As in Thursday night’s outing, Emo Philips (he played both shows along with Dom Irrera) best embodied the spirit of the original squiggle-vision cartoon, and not just because of his spastic movements. He drew great laughs from the crowd throughout his visit, mostly with cleverly placed lines from his stand-up act, while Katz sat by and watched.
Phillips is not a Scientologist, he insisted, explaining that he’s “not a fan of stupidity even when it’s not evil.”
The neurotic Maron, as you might imagine also fared extremely well on the bogus therapist’s couch (well, chair). At one point, he told Katz he was uncomfortable talking about his problems in front of a theater full of people, asking, “Are we still in the bit?”
After a brief stop at the Moontower Lounge on the second floor of the Intercontinental Stephen F. Austin Hotel, I headed next door to the Paramount Theatre to see Patton Oswalt (“King of Queens,” “Ratatouille”), the festival’s hottest ticket.
The Moontower organizers did a stellar job of arranging the openers for Oswalt. Mike MacRae ably warmed up the crowd for Brian Gaar, who absolutely nailed his set with stories and jokes about parenting, video games and the city of Waco, where he grew up. Gaar explained Waco with a single sentence: “They built a new road … and they named it New Road.” Later, he told the audience he was awakened by a police officer at 3 a.m. because the cop wanted his help in stealing the New Road sign. A joke about a Master’s Degree in English was a masterclass in comic timing.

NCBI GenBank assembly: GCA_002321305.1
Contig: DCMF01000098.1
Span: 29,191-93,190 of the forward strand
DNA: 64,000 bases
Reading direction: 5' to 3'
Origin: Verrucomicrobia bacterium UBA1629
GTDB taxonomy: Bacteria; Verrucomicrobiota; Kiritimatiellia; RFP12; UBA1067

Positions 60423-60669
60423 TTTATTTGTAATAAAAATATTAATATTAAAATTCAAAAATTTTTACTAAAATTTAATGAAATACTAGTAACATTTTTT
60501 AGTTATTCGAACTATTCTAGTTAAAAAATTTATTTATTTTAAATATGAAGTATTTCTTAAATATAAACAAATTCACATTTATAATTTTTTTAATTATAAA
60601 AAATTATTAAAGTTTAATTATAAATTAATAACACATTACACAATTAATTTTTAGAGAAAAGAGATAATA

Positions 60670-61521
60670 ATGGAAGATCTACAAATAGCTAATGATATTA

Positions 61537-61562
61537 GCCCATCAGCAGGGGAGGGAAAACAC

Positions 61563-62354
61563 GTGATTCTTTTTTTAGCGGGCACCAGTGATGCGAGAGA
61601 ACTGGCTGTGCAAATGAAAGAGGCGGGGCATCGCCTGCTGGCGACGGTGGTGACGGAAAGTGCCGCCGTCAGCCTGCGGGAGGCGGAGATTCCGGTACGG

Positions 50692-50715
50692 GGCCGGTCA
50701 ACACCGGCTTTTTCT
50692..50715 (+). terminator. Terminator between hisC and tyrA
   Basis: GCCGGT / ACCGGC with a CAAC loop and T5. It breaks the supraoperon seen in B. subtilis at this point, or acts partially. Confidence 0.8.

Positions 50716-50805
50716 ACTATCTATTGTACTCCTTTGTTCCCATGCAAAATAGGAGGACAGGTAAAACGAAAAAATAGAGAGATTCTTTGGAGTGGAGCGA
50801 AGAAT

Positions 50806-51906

Gaar was followed by “Mr. Show” actor Karen Kilgariff who, with beatboxer Drennon Davis, entertained the crowd with original musical numbers, the funniest of which was a song about horrible tattoos. “I think we struck a nerve,” Kilgariff cracked in the middle of the number, which really couldn’t have been more tailor-made for the Austin crowd.
Oswalt, naturally, delivered in spades.
He began with a 10-15 minute bit about waiting on the Congress Avenue bridge for the bats to appear, a visit he had just made prior to the show. The brand new routine was, remarkably, as polished as his standard tour material. It contained detailed descriptions of crowd members and ended with a killer line about a man who had been waiting in front of him for an hour, only to finally turn around and ask the other crowd members what they were all waiting for.
Other material touched on religion, his worst gig ever, his parents, clowns, and the song “The Little Drummer Boy.”